12/31/2012 01:50 PM
Missed a sixth and seventh.
The Bills on Monday morning announced the firing of coach Chan Gailey after three seasons.
While Gailey never could get his team better than six wins in a season (beginning in 2010, Buffalo went 4-12, 6-10 and 6-10), he also was saddled with an offense run by quarterback Ryan Fitzpatrick and a defense that never ranked in the top 25 in points allowed. Also, the huge $100 million contract offered to Mario Williams in the offseason didn't noticeably make the team any better.
Gailey is considered an offensive coach, yet he couldn't get Fitzpatrick to live up to expectations after the team gave him a $62 million extension last year. He also seemed to have a problem knowing how many carries to give running back C.J. Spiller (sort of like former Ravens coordinator Cam Cameron and running back Ray Rice or Kansas City coach Romeo Crennel and running back Jamaal Charles), especially when Fred Jackson missed time with injury.
For now, there's no word on whether Bills general manager Buddy Nix will keep his job.
Here's what Gailey -- who also announced that his entire staff had been fired -- had to say during his final news conference.
"I understand this is a business. We didn't get the job done. I've been called two other times to turn things around, was able to do it. I wasn't able to get this one done soon enough, and I understand that completely.
"I want to thank the fans. Great Buffalo fans, a great football town. These are loyal, loyal fans and I understand that. I think that the next staff will have a great opportunity for success and to make this another great football franchise.
Cardinals fire Ken Whisenhunt, GM Graves after 5-11 season.
In his first three seasons as the Cardinals' coach, Ken Whisenhunt's teams had a combined record of 27-21 and they made the playoffs twice. But after Kurt Warner retired following the 2009 season, Whisenhunt's squads have slumped to 5-11, 8-8 and 5-11 again.
Not surprisingly, the Cardinals fired Whisenhunt on Monday, CBS Sports' Jason La Canfora reported. General manager Rod Graves also was terminated.
Whisenhunt had tied much of his fate to the acquisition of free-agent quarterback Kevin Kolb, and it's not difficult to see how that was a disastrous decision. Since signing Kolb, Whisenhunt has been forced to play Kolb, John Skelton, Max Hall, Ryan Lindley and Brian Hoyer at quarterback. Really, none of them were any better than semi-mediocre.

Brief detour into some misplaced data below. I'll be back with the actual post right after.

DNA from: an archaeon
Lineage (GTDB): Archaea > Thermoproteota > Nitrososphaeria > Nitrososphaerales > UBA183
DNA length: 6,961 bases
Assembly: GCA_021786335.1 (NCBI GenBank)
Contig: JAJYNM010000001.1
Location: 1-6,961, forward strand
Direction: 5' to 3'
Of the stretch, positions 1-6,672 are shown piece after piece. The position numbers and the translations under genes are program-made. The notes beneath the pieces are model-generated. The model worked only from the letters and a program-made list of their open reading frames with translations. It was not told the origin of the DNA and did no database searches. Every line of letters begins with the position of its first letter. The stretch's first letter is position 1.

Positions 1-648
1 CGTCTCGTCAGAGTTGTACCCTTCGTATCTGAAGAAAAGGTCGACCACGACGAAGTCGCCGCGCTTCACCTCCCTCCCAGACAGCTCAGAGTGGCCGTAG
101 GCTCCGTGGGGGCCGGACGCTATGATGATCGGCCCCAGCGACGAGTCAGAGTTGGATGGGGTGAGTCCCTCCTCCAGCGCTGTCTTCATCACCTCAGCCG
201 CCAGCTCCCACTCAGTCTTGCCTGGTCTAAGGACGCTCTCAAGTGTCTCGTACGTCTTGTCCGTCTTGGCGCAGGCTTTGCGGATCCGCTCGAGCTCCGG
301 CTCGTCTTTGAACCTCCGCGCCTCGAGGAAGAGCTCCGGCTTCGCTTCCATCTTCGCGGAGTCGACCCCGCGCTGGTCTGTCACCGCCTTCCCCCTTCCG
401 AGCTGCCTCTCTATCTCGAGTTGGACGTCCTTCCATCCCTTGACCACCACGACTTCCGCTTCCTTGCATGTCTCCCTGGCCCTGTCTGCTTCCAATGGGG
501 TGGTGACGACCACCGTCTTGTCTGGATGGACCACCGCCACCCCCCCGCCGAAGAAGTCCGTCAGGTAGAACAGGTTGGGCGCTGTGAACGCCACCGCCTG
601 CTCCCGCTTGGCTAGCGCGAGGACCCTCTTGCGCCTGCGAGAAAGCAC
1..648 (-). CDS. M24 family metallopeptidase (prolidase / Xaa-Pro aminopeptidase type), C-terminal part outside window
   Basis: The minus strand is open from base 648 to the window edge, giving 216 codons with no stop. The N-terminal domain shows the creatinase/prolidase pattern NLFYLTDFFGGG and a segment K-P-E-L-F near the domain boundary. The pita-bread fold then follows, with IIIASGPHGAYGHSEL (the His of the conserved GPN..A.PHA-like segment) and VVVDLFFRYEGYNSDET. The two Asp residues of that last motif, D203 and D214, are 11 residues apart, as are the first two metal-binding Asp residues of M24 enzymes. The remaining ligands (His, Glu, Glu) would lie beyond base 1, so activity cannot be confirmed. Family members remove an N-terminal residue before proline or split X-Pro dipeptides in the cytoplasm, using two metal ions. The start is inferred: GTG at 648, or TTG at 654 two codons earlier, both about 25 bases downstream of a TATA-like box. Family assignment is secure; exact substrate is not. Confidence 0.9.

The team's defense was solid this year, but the Cardinals had no chance in the NFC West this season with an offense that finished last in the league.
About three weeks ago, team president Michael Bidwill basically said Whisenhunt would last the season. But he didn't make any promises beyond that.
"Obviously, it's very disappointing the way it has gone," Bidwill said, via the team website. "It is unacceptable. It's one of those things, people inside this building, outside this building, our fans, we are living and dying with each of these losses and it's extremely hard to watch. I know we can do better.
"… I don't intend to make any decision based on emotion. I have been evaluating things all along and expect to continue to do that and want to have a complete set of facts as I evaluate what went wrong, what went right. And, as things move forward, I want to make sure we do what is in the best interest of the team and that means getting ready for each game, week in and week out."
The Cardinals lost 11 of their final 12 games of the season.
One possible candidate to replace him, La Canfora reported, is current Cardinals defensive coordinator Ray Horton. Assistant GM Steve Keim could be promoted to fill Graves' old job. Steelers offensive coordinator Todd Haley also could be a candidate to fill Whisenhunt's spot.
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